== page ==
For more than 20 years the Big Ten football media days in late July have been a reminder to me that two great seasons are approaching.
One is fall, possibly the best season the Midwest has to offer. The other is the college football season.
In a normal year, I would have been in Chicago on Wednesday and Thursday at Big Ten media days. But they were canceled two months ago because of the spread of the coronavirus. And this is obviously not a normal year.
In a normal year there would have been a lot of questions in Chicago for Ryan Day about Ohio State’s chances to win the national championship and about the possibility of Justin Fields becoming the Heisman Trophy winner.
In a normal year Jim Harbaugh probably would have gotten a little defensive about one or more questions he was asked. Or at least more defensive than Michigan has been against Ohio State in giving up 62 and 56 points the last two seasons.
New Michigan State coach Mel Tucker and first-year Big Ten commissioner Kevin Warren would have been fresh stories.
But this summer the questions dominating the conversation are if there will be a football season and what it might look like if there is a season.
At the moment, uncertainty over the immediate future resides permanently in the minds of the decision makers at every level of football — college, high school and the NFL. And it is the same for players, their families, fans, and anyone else with a connection to the sport.
There could be a full season or there could be no season. There could be a season that starts late or there could be one that is stopped after a few games if the coronavirus surges in some areas or players begin to test positive in significant numbers. There could be a season that begins in the spring, though that is probably the most unlikely of all the options.
One afternoon this week I changed my mind three times in two hours about what might happen this football season.
Some people with more information than I have seem to change their minds, too.
During a July 9 teleconference, Ohio State athletic director Gene Smith sounded pessimistic about playing football this season. “I’m very concerned. I was cautiously optimistic. I’m not even there now,” he said.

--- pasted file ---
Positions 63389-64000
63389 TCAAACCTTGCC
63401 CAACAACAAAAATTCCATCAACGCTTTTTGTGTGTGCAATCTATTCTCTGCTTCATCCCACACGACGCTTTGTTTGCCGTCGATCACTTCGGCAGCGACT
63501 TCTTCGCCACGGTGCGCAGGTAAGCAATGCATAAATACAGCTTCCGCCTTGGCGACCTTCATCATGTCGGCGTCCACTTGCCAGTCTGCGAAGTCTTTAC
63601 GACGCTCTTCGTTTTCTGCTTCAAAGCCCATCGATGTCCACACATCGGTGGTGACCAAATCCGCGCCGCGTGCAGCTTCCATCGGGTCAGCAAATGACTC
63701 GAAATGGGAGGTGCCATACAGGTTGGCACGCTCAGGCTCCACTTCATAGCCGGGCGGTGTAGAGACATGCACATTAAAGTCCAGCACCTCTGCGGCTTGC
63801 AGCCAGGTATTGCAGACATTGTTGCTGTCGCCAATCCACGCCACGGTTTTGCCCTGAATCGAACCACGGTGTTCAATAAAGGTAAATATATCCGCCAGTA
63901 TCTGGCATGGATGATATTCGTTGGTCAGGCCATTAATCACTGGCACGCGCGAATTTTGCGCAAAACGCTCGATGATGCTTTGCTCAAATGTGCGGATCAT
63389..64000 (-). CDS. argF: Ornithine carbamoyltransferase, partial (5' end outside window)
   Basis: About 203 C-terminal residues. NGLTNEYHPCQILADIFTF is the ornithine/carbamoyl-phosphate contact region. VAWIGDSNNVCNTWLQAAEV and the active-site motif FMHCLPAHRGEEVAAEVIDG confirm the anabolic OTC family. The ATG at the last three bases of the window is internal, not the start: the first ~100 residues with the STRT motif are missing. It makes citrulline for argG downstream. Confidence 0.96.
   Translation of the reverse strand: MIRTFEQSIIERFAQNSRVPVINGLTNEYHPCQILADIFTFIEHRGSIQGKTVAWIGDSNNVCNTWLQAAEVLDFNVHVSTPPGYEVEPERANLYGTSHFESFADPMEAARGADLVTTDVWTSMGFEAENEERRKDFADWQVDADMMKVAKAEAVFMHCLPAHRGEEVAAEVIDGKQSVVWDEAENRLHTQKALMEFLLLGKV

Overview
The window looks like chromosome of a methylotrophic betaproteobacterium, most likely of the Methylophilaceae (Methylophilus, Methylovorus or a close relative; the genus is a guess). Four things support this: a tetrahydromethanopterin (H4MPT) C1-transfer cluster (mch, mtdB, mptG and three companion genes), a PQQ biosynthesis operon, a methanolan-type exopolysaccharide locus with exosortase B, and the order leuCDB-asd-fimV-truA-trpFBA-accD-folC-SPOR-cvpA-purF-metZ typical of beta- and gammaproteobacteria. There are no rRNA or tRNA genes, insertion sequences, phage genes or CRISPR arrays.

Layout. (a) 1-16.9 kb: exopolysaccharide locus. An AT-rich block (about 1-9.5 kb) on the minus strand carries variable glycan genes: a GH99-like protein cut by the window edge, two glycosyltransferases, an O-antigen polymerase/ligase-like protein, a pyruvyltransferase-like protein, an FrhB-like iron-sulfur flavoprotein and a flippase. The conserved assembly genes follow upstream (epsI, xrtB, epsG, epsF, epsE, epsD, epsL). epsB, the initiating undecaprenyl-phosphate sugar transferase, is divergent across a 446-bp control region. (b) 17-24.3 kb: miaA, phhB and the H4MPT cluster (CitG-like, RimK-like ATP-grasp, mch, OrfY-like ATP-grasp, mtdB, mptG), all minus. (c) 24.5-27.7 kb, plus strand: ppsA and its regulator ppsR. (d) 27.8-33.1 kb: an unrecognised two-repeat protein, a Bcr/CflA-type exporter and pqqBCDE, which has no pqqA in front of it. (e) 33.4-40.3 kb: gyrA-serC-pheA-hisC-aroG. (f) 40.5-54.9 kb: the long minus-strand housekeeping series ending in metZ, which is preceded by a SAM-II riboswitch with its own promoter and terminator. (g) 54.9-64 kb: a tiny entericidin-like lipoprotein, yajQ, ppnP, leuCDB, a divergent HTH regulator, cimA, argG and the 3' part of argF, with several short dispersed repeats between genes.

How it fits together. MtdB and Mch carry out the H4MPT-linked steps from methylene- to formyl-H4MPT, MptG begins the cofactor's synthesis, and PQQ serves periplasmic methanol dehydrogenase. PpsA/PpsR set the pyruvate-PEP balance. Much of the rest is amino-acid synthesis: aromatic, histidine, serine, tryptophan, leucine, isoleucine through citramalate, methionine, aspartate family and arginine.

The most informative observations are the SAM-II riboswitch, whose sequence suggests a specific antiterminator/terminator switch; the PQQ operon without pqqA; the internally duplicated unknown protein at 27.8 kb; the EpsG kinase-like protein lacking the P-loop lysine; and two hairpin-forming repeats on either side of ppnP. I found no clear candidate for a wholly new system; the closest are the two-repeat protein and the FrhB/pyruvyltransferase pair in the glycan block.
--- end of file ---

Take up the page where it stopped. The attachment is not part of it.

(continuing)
On Wednesday, he was more upbeat during an interview on the Bishop and Laurinaitis Show on 97.1 FM The Fan in Columbus. He said he expects Ohio State to start fall training camp on schedule on Aug. 7 and talked about the possibility of playing a game as early as Sept. 5 on a rearranged schedule.
Smith also said the Big Ten athletic directors have had no discussions about canceling the season or moving it to the spring.
Ohio State shut down voluntary workouts for football players and athletes in six other sports for six days on July 8 after several unidentified athletes in unspecified sports tested positive for the coronavirus. Workouts resumed on July 14.
All those athletes were in a more controlled environment than they would be if students return to campus for in person classes for the fall semester on Aug. 25 as scheduled. Smith said that obviously presents a new situation but one he thinks OSU’s players will handle carefully because they want to have a football season.
“Our challenge is they’ve got to go back to their crib. So that’s a whole new ballgame. Fortunately, our athletes have embraced policing one another. I’m really proud of our kids,” he said during his radio interview.
If I were making a prediction right now, I think most of the elite football schools like Ohio State would like to try to start the season in September. But if the trajectory of the coronavirus makes that appear to be too dangerous, it won’t happen.
During his July 9 teleconference Smith said science would be the biggest factor in OSU’s decision-making process going forward. “First and foremost we’re going to follow the advice of our medical experts,” he said.